(Host) Democratic presidential candidate Howard Dean told members of the Democratic National Committee on Friday that his campaign is an effort to restore dignity to the United States. Dean says the time has come for Democrats to stand up for the core values they believe in.
VPR’s Bob Kinzel reports:
(Kinzel) Dean, whose campaign has been criticized by some of the moderate leadership of the Democratic Party for being too liberal, was warmly received by the DNC delegates.
Dean urged the members not to be silent on the core issues that define Democrats – like health care, the economy, civil rights, and the rights of workers. And he said it’s critical to provide basic rights to all individuals, regardless of the person’s sexual orientation.
Dean told the story of meeting an 80-year old veteran after delivering a speech about Vermont’s civil union law. The veteran, who had fought in World War II, told Dean that he was gay and he was glad to see Dean stand up for the rights of all Americans:
(Dean) “He was willing to give his life for the defense of freedom in the United States of America. His friends did give their lives for the defense of the western world. And if that guy doesn’t deserve exactly the same right as that everybody has when he gets back to this country, then we need a new administration who will give him that right!”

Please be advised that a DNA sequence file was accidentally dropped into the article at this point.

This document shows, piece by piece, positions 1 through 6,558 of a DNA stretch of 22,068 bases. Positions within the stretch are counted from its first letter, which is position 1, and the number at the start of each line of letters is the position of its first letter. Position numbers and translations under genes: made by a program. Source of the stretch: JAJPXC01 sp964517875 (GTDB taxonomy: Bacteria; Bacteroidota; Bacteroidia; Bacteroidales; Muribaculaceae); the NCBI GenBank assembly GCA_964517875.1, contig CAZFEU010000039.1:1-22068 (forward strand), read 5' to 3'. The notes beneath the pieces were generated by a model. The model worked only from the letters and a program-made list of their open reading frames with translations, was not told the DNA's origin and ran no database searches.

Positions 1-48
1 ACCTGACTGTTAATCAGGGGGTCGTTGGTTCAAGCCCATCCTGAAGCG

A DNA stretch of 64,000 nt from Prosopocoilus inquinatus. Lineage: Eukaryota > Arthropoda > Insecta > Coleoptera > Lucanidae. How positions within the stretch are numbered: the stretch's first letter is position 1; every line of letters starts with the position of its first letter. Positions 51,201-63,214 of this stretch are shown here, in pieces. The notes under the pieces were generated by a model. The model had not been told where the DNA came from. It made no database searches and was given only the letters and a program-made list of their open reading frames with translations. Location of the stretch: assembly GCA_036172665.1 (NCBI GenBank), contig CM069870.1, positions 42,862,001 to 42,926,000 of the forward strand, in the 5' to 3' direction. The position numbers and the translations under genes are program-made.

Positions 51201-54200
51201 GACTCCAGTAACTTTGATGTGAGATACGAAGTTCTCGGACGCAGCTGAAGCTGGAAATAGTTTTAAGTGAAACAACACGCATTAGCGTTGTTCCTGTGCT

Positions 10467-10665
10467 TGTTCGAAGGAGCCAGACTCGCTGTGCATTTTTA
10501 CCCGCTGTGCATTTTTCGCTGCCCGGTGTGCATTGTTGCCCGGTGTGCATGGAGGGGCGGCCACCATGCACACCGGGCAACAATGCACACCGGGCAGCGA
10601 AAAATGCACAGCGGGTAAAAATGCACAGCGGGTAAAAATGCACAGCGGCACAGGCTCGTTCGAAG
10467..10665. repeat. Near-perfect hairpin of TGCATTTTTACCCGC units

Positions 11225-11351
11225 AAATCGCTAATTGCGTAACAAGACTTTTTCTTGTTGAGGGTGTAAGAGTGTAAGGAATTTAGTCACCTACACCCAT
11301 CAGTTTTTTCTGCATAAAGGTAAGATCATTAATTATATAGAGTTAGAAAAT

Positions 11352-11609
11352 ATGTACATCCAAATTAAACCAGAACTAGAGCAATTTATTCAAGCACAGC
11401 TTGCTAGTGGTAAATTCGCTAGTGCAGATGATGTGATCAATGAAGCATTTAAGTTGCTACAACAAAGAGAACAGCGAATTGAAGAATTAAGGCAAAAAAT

(Kinzel) Dean said his campaign has become a national effort to restore the values of working men and women across the country:
(Dean) “We are all in this together and you have the power to take this party back and make it believe and stand for something again. And you have the power to take this county back so that those flags belong to every American, including all of us. And we have the power to take the White House back in 2004 and together that is exactly what we’re going to do. Thank you very much.”
(Kinzel) Massachusetts Senator John Kerry, who’s running second to Dean in recent New Hampshire polls, made it very clear to the delegates that he doesn’t support Dean’s plan to rescind all of the recent tax cuts supported by the president:
(Kerry) “Some in our party think you have to get rid of the whole Bush tax cut. Well let me tell you something: part of that Bush tax cut is the Democratic tax cut we fought for. Child care credits, we fought for a 10% bracket. We don’t want the Democratic Party telling America, ‘You get married, we’re going to charge you more in taxes!'”
(Kinzel) Kerry also criticized Dean for supporting cuts to the Medicare program in 1995, and the senator said he worked hard to restore some of those spending reductions at that time.
For Vermont Public Radio, I’m Bob Kinzel in Montpelier.